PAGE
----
When the petition got mired in concerns that the grass could threaten two endangered plants and a butterfly, many assumed that APHIS had shelved it. “We all thought that the bentgrass was dead and buried,” says George Kimbrell, legal director for the Center for Food Safety, which had sued to stop the grass’ production. But the situation in Malheur County brought it roaring back to life.

Genetically engineered creeping bentgrass grows along a gated irrigation pipe by a field of hay and orchardgrass in Ontario, Oregon.
Otto Kitsinger

At an empty café in Nyssa, 12 miles south of Ontario, Jerry Erstrom hunches over his chicken salad. At 69, he’s tall and energetic, with silver-white hair and pale blue eyes. Erstrom has lived among Malheur County’s sundried hills all his life, working as a fire manager for the BLM, and later, leading the agency’s regional weed program. His unofficial title, according to the nameplate above his desk at home, was “Weed Czar.”

When Erstrom retired in 2003, he decided to farm full-time, partly because a friend said he couldn’t do it. “I’m a little bit hard-headed,” he says. Now Erstrom grows close to 1,000 acres of alfalfa and unusual crops like yarrow and sagebrush, selling the seeds for fire restoration. Erstrom also chaired the local watershed council and serves on the State Weed Board.

Over the last few years, bentgrass has consumed more and more of his energy. And there is one thing he wants understood: “This is not about GMOs,” he says, stabbing the table with his finger. It’s about accountability. “Scotts had an ‘oh-shit,’ ” he says, “and my feeling is — and I live by this — you play, you pay.”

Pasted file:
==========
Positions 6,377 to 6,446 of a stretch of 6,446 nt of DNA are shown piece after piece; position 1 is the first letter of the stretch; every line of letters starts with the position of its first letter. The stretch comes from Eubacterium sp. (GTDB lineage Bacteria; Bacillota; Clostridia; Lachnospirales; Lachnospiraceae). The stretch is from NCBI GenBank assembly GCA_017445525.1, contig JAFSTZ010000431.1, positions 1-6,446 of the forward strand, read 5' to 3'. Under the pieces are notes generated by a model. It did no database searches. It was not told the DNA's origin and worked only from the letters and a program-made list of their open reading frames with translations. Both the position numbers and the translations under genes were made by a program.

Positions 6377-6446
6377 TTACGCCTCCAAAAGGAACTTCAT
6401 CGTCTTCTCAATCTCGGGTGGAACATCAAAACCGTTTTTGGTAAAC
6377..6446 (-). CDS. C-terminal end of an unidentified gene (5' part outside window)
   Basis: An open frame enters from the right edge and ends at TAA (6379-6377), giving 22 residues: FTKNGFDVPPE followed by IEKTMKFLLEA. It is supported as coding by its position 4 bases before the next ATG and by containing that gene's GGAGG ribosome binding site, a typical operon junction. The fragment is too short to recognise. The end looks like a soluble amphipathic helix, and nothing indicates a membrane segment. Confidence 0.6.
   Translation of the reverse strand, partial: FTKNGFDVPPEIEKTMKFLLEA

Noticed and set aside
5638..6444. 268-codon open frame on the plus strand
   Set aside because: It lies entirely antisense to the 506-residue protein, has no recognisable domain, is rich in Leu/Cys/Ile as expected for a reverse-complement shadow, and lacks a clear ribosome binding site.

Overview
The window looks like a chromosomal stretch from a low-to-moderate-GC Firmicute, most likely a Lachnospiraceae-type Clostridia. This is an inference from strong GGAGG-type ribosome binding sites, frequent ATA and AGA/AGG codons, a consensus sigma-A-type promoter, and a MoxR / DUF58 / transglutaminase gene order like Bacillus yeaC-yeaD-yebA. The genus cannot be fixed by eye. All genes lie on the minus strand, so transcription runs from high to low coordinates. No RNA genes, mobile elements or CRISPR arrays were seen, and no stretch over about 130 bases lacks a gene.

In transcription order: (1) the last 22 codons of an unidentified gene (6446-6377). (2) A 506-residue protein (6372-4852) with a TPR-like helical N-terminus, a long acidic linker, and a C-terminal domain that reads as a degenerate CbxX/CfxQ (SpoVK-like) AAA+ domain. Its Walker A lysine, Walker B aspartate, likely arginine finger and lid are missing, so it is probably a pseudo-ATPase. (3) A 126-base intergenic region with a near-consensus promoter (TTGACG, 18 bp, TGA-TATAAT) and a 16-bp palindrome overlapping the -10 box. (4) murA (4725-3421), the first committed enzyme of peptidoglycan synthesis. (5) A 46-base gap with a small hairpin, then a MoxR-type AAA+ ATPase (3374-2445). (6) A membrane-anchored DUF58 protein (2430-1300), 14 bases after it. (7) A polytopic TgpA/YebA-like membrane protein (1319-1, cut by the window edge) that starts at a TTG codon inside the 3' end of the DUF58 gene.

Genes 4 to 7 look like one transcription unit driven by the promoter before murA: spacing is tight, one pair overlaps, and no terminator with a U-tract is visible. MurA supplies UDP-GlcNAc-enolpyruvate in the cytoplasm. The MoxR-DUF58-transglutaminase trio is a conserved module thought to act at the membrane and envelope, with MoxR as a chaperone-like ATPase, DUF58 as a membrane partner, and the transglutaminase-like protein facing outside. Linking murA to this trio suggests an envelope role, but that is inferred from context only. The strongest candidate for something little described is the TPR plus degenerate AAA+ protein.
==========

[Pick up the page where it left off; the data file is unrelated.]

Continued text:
Of course, Scotts did pay a fine. But then Malheur County landowners noticed that Roundup no longer worked on what they thought were regular bentgrass plants in their ditches. They brought samples to OSU’s local experiment station, which sent them to Mallory-Smith in Corvallis. She soon confirmed the fugitive plant’s identity. 

Scotts hired contractors to help the irrigation district fight the grass, but it kept getting ahead of them, says Gary Page, the Malheur County weed inspector. Workers sprayed other herbicides every spring and fall. But they struggled to keep up in summer, when the grass grew long and flowered. The ditches were full and the only herbicide approved for use near water was Roundup.

Erstrom watched with increasing worry. He feared that bentgrass might creep into alfalfa or carrot seed bound for anti-GE export markets like Japan, causing crops to get rejected. It could also hitch a ride to the Willamette Valley in the hay Malheur County supplies to many dairies, he says, and infiltrate the grass seed industry.

Contamination is a frequent source of friction over GE crops. A 2014 survey by Food and Water Watch, an opponent of biotechnology, reported that a third of all organic grain producers had found unwanted GE products on their farms. The majority had taken preventive measures to reduce the risk — which cost individual farmers thousands of dollars. A USDA survey, published the same year, found that economic losses due to contaminated organic crops were relatively small — $6 million in total since 2011. But it did not track impacts on non-organic, non-GE growers, who make up a much larger share of the agricultural industry.

In most cases, the offending plant is a commercial crop. But there are exceptions, as when an eastern Oregon farmer found Roundup Ready wheat growing in a field in 2013. Mallory-Smith identified it as a variety Monsanto had field-tested in the state before it abandoned its bid for deregulation. In the wake of the discovery, Japan and South Korea temporarily stopped buying wheat from the Pacific Northwest.